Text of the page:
In an appalling act of bias, Judge Cherie Blair suspended the sentence of a man convicted of assaulting another and breaking his jaw because the assailant was a “religious man”. Apparently just being a member of a particular cult is sufficient to get your criminal penalties reduced by a few years in her court; the scales of justice aren’t quite fairly balanced for the godless.
At least we have AC Grayling on the case, who sharply points out the ethical bankruptcy of Blair’s position, and then turns around and also slaps around the people who defended Blair. I wouldn’t want to be Hugo Rifkind, who tried to make the tired argument that we need an objective source of morality, i.e. that vicious thug God, and gets dismissed with an excellent lesson in history and philosophy.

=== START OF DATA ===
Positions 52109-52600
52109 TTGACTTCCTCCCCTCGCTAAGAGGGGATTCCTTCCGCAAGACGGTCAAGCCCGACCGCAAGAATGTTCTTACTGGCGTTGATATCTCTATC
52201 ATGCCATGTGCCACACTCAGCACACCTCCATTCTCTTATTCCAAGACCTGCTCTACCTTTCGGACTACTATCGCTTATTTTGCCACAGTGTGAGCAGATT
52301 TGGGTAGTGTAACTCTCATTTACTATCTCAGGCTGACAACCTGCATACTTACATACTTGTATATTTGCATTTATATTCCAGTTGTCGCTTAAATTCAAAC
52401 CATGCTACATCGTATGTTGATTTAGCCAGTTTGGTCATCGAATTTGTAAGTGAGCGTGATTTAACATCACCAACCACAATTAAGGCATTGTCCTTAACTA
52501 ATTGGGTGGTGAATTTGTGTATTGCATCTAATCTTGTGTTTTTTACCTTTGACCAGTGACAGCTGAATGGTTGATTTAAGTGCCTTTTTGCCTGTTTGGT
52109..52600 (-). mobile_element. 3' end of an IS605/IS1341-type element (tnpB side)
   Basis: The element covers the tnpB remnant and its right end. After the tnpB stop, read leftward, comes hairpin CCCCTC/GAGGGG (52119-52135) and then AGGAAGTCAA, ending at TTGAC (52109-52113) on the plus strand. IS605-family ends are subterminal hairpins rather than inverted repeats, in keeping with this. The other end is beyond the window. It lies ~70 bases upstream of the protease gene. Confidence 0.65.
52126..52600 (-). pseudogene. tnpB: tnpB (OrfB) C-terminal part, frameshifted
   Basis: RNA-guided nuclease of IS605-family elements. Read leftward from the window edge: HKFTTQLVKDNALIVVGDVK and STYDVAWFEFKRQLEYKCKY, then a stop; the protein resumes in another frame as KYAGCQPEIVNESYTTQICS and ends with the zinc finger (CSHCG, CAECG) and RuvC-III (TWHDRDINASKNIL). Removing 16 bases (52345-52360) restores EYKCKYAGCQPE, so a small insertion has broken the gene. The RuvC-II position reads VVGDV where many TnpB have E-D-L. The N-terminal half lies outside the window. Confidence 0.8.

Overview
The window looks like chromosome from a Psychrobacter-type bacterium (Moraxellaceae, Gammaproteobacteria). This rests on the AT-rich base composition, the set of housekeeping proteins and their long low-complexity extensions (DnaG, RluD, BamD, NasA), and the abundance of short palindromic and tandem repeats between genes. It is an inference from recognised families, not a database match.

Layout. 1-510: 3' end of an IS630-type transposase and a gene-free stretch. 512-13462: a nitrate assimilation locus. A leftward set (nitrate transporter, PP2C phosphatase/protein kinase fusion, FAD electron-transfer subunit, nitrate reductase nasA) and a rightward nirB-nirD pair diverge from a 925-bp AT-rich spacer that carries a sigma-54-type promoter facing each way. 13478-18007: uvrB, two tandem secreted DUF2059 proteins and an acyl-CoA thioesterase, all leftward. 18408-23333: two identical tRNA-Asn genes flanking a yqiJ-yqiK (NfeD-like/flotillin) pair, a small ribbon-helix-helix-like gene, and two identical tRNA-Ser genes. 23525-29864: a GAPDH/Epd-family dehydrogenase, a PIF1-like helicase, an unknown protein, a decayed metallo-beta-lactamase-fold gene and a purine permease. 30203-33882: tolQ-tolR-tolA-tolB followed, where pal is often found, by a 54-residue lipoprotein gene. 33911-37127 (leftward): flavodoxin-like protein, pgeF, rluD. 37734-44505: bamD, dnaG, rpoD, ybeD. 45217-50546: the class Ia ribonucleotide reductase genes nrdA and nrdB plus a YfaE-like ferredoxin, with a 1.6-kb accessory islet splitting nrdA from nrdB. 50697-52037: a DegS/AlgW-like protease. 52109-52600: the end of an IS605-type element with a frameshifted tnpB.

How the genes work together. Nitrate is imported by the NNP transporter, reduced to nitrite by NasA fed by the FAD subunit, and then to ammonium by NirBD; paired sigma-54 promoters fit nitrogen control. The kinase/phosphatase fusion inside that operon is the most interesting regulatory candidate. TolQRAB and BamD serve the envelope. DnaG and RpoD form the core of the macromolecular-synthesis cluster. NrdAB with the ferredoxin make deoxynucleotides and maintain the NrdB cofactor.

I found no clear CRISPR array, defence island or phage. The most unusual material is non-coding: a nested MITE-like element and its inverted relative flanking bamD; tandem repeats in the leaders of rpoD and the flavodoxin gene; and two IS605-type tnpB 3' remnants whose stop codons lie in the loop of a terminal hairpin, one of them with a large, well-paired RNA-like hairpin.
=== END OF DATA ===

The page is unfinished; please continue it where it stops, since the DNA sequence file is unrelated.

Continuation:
This is an awful advertisement for wherever Mr Rifkind studied philosophy. Either that or he was not paying attention in ‘week one’ when it appears (from what he says) his ethics course took place. And he certainly seems to have stopped thinking since then. Let me direct his attention to Socrates, Aristotle, the Stoics, Hume, Kant, and a few dozen others among the thinkers he ought to have come across in his studies, whose ethics are not premised on divine command or the existence of supernatural agencies, but proceed from consideration of what human beings, in this life in this world, owe each other in the way of respect, concern, trust, fairness and honesty. The rich deep tradition of humanistic ethics stemming from classical antiquity has a tendency to make much of what passes for morality in religion (‘give away all your possessions’, ‘take no thought for the morrow’, ‘women must cover their heads in church’) look merely silly or trivial – at least in regard to what is distinctive to the religion, and not part of wider ethics whether religious or non-religious. Indeed Mr Rifkind is somewhat overexposed in philosophical ignorance here, for he ought to know that what is of practical value in Christian ethics is an import from the late Hellenic and Roman schools, mainly Stoicism, in the fourth century CE and later, to supply the want of a livable ethics in a religion that, to begin with, imminently expected the end of the world and had no use for money, marriage, and other aspects of ordinary life. So as the centuries passed it had to look about for something more sensible, and of course found it in the classical pre-Christian tradition. And to put matters in summary terms: the Roman Stoic conception of good character knocks Mrs. Blair’s (and Mr Rifkind’s) into a cocked hat, where they belong.